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Jai Alai: Off the Wall

Hectored by a players' strike and new Gambling options, Jai alai is still americas purest sporting experience
Bruce Schoenfeld
From the Print Edition:
J.P. Morgan, Mar/Apr 00

Up close, it's easy to see that Andoni Echaniz is a star. He carries himself with an animal grace, pacing a hallway on the balls of his feet like a boxer. Yet he has the look of a model, which he happens to be on the side, and his quiet charisma fills a room.

A premier player at south Florida's Dania Jai-alai fronton, Echaniz comes from Spain's contentious Basque country, the Pais Vasco, where jai alai is the national sport of a nonexistent nation. Tonight at Dania, he competes only in Games 9 through 12, at the end of the evening, with and against the other standouts.

"My goal is to be the best in the world, nothing less," he says. He shakes his head for emphasis, his long curly hair flapping like a flag.  

But when Echaniz pulls on the purple shirt of Post 8 and starts his workday, he becomes anonymous. To the few hundred spectators scattered throughout the seats on a Wednesday night, Echaniz, who plays under the nickname Arriaga, isn't one of the finest young peloteros in the world, a 24-year-old frontcourt master who represents Dania in competitions against Miami, Milford (Connecticut), Orlando and the few other surviving U.S. frontons.

Instead, he and his partner for Game 9, Oyarbide, are merely a win ticket, or half of a quiniela: an investment no more personal than a mutual fund.  

If only this were 15 years ago, Arriaga thinks, before the poisonous player strike of 1988 sent the sport on a downward spiral from which it hasn't recovered. Before the tax-free gambling cruises to nowhere began setting sail from nearby harbors and the Lotto jackpots started to multiply and the Native American casinos opened for business with their $10,000 poker hands.

Before sports in the south Florida market grew from one major-league franchise to four and South Beach was transformed from a boarded-up slum to a major tourist destination. If it were the mid-'80s, when Dania Jai-alai once managed to gross a $50 million betting handle in a single season and more than a half million in a single night, when cigar smoke filled the fronton and you sometimes had to place bets a game in advance because the lines were so long, 5,000 fans, easy, would crowd the stands on this Wednesday, not just a couple of busloads of geriatrics and a few hardened regulars.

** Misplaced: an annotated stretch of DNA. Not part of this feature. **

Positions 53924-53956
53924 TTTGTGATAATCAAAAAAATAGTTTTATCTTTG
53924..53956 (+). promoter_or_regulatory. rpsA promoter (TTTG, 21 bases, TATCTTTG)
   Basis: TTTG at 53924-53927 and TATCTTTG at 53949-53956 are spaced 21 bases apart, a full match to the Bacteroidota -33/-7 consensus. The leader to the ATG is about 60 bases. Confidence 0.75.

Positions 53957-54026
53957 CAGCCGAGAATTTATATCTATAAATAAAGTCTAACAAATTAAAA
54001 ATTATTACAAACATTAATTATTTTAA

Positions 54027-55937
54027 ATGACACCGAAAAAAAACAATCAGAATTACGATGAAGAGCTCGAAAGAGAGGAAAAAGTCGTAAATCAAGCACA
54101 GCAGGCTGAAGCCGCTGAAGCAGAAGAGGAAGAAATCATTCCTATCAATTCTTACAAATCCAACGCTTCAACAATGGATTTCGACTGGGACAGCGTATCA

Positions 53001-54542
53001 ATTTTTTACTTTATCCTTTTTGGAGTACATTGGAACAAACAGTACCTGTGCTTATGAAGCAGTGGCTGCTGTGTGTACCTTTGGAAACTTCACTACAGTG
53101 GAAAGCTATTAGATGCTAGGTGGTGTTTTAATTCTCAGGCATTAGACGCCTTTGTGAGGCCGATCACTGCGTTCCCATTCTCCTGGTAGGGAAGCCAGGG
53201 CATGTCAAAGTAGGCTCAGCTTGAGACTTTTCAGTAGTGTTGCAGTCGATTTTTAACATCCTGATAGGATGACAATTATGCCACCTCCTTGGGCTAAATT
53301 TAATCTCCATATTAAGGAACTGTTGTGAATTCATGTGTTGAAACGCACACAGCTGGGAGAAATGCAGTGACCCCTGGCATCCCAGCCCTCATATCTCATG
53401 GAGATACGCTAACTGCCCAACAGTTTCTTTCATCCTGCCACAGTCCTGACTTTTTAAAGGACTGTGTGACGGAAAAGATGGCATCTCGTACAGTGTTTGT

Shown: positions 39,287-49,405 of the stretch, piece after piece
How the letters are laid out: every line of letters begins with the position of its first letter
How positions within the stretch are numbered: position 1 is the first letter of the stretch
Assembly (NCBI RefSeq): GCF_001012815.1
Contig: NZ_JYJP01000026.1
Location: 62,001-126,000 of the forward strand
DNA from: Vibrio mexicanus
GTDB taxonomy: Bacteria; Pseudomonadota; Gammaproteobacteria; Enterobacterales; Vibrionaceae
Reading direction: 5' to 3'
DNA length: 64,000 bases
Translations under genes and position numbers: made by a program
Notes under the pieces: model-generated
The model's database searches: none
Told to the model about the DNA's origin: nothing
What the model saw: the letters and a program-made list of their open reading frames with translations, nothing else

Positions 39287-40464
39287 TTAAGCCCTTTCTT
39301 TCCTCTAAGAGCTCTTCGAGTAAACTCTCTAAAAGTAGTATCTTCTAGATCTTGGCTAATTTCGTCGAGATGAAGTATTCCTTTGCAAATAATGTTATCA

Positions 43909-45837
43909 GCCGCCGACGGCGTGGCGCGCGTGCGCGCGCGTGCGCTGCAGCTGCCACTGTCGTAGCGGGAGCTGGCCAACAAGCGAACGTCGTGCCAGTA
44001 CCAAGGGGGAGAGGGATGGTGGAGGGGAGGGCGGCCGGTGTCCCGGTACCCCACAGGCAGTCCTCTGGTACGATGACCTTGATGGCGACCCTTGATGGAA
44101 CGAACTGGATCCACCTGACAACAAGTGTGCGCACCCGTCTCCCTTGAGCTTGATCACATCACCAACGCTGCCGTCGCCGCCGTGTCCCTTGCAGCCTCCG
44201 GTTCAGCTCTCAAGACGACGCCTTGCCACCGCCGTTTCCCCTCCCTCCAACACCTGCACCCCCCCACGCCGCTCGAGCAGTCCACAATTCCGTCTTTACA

That 5,000 would include in-the-know tourists, sharply dressed locals, even celebrities, because jai alai mattered back then. While not everyone would instinctively know from watching Arriaga that he has the innate sense of court space and the physical attributes--strong arm, quick feet--to become one of the sport's all-time greats, plenty would. They'd be betting him against all comers, running down the odds in game after game. They'd have come out just to see him, for God's sake, like they came out for Churruca and Joey.  

Not today. Not these people. "You stink, number five!" someone shouts from the stands at a frontcourt player known as Gallardo, who has just flubbed a seemingly simple catch. Because the fronton is so empty, so devoid of energy or life, everybody hears the heckler, and more than a few patrons chuckle in assent. Because that's what the players are to this perfunctory crowd: mere numbers, numbers that stand for faceless players with unpronounceable Basque names, numbers who change colored shirts and post positions for each game as the odds shift and slide.  

It's safe to say there's little appreciation in the house right now for Oregi's knack for playing the caroms, or for the canniness of the veteran Alberdi. Or for the nuances that make the sport one of the most compelling in the world for those who have come to appreciate it. "You'd be amazed how many of these people come here, and have been coming for years, and don't even take the time to understand the scoring system," says Brian Sallerson, Dania's public relations and promotions director.  

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